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Frequently Asked Questions

How much of the oil produced in the United States is consumed in the United States?

The U.S. Energy Information Administration (EIA) cannot determine how much of the crude oil produced in the United States is then consumed in the United States.  Most of the crude oil produced in the United States is refined in U.S. refineries to make petroleum products. The United States exports crude oil, but EIA is not able to determine exactly how much of the exported crude oil is produced in the United States. The United States also produces and exports non-crude oil petroleum liquids and refined petroleum products, but EIA is unable to track how much of these petroleum exports are made from domestically produced crude oil.

In 2017, the United States produced an average of about 9.3 million barrels per day (b/d) of crude oil, about 3.7 million b/d of hydrocarbon gas liquids (natural gas plant liquids and liquefied refinery gases), and about 1.1 million b/d of biofuels, for a petroleum production total of about 14.2 million b/d.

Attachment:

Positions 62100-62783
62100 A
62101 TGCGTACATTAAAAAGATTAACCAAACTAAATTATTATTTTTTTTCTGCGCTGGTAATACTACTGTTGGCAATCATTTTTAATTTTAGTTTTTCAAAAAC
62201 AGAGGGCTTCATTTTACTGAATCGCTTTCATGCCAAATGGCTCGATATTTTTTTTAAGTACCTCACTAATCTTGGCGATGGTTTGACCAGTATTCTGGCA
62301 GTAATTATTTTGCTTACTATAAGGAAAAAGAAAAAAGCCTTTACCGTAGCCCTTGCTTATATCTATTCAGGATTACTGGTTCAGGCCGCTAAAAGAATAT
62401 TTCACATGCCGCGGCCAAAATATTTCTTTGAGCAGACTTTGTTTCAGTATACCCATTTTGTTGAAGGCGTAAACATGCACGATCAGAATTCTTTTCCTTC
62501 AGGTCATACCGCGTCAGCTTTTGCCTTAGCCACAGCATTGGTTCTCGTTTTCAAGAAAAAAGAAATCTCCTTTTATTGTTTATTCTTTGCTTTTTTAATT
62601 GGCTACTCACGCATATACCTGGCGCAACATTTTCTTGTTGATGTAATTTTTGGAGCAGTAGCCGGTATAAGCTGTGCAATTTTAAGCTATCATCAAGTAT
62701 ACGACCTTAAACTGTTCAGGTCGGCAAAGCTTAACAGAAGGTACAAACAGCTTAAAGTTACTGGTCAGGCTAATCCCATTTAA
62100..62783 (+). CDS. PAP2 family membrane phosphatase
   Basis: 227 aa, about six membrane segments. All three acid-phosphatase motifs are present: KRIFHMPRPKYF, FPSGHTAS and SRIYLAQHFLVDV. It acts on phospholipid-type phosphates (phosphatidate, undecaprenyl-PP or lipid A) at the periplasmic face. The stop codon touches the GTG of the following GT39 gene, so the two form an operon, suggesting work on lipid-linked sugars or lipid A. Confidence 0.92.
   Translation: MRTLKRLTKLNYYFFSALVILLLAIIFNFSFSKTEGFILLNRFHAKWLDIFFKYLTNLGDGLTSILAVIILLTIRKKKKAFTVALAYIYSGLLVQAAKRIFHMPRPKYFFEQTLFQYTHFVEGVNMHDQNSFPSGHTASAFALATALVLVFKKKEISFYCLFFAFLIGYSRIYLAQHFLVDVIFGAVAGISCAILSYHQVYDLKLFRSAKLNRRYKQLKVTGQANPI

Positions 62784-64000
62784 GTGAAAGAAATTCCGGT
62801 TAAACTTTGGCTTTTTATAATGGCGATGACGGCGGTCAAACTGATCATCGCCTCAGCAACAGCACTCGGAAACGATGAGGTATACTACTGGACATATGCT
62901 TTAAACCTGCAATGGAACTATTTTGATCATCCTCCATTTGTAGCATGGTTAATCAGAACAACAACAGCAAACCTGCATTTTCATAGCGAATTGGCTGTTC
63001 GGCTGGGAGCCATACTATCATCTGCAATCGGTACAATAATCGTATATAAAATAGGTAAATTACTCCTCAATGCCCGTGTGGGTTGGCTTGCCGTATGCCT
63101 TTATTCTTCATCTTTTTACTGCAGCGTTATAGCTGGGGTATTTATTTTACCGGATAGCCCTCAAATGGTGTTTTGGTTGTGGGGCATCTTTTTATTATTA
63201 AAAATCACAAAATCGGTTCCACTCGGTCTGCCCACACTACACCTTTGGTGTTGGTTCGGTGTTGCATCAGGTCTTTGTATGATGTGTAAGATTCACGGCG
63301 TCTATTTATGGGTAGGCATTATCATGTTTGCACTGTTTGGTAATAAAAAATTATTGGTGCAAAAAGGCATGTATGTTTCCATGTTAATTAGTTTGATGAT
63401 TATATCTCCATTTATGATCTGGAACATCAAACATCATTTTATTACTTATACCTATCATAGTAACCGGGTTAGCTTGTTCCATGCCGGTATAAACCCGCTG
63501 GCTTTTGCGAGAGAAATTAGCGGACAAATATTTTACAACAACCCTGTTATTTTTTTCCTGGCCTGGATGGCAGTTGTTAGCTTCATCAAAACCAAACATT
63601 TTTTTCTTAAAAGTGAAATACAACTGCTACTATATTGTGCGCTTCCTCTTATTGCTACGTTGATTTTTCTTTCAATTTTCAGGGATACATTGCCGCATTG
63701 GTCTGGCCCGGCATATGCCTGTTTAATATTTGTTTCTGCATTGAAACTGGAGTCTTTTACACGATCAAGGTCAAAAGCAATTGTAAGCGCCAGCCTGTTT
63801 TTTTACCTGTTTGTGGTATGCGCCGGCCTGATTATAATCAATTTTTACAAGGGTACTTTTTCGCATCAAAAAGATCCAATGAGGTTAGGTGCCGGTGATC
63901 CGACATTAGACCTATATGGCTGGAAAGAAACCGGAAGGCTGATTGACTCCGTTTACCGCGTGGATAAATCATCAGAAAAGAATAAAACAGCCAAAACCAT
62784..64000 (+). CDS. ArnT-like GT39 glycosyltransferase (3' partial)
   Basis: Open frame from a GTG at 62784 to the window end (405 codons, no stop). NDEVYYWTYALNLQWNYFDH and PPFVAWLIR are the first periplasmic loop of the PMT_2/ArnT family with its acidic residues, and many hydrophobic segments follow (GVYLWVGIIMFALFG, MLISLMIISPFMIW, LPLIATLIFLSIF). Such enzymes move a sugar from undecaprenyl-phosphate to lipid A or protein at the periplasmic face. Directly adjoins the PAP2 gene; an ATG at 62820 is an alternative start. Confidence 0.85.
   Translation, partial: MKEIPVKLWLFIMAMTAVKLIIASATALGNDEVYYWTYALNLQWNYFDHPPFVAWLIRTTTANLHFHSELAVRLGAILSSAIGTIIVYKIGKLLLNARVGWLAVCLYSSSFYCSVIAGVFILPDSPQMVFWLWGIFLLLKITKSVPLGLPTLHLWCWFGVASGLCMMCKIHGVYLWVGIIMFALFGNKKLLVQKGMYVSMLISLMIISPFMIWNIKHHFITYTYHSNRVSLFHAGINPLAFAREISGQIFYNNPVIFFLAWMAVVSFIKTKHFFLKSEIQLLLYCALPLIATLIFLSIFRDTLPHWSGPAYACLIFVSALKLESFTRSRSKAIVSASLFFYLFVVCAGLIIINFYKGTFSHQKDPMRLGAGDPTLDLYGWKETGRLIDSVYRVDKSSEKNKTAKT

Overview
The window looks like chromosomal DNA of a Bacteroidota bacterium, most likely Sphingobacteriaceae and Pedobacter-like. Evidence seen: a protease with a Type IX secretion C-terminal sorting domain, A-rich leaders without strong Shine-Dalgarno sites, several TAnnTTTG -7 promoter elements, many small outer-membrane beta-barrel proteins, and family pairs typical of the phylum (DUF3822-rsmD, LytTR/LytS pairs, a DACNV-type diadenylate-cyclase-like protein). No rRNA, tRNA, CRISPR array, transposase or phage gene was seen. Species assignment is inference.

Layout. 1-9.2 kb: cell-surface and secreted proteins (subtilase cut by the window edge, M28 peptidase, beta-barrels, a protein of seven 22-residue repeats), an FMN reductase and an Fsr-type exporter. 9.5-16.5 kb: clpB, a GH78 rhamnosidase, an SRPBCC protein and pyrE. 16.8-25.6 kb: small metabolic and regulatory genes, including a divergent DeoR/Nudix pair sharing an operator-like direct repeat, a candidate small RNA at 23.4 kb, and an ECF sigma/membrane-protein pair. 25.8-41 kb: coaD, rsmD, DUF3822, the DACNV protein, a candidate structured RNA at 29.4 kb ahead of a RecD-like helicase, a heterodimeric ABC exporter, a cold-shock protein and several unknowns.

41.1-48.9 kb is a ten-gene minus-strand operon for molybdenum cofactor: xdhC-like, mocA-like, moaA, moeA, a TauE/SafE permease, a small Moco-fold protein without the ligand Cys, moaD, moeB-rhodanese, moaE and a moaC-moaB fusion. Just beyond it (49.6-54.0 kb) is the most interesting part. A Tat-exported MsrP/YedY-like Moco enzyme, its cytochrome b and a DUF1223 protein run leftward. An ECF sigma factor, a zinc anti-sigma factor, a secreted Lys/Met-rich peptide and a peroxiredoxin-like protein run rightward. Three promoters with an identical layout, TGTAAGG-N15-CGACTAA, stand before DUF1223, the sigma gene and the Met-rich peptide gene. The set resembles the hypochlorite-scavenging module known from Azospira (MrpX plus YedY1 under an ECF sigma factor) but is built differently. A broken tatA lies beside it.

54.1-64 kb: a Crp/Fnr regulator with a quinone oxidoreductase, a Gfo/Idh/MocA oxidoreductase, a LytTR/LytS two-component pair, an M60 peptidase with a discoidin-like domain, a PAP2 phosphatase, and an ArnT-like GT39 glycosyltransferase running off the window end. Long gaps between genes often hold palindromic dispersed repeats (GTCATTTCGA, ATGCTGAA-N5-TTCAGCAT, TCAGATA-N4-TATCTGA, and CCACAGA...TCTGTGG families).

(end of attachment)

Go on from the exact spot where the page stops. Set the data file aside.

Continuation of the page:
Total petroleum consumption averaged about 19.8 million b/d in 2017. The difference between petroleum production and consumption is mainly made up of net imports (imports minus exports) of petroleum, changes in petroleum inventories, and petroleum refinery processing gain.

Learn more:
How much oil is consumed in the United States?
Monthly Energy Review: Petroleum Overview (Table 3.1)
U.S. petroleum supply and disposition
Energy Explained: Oil Imports and Exports

Last updated: April 4, 2018


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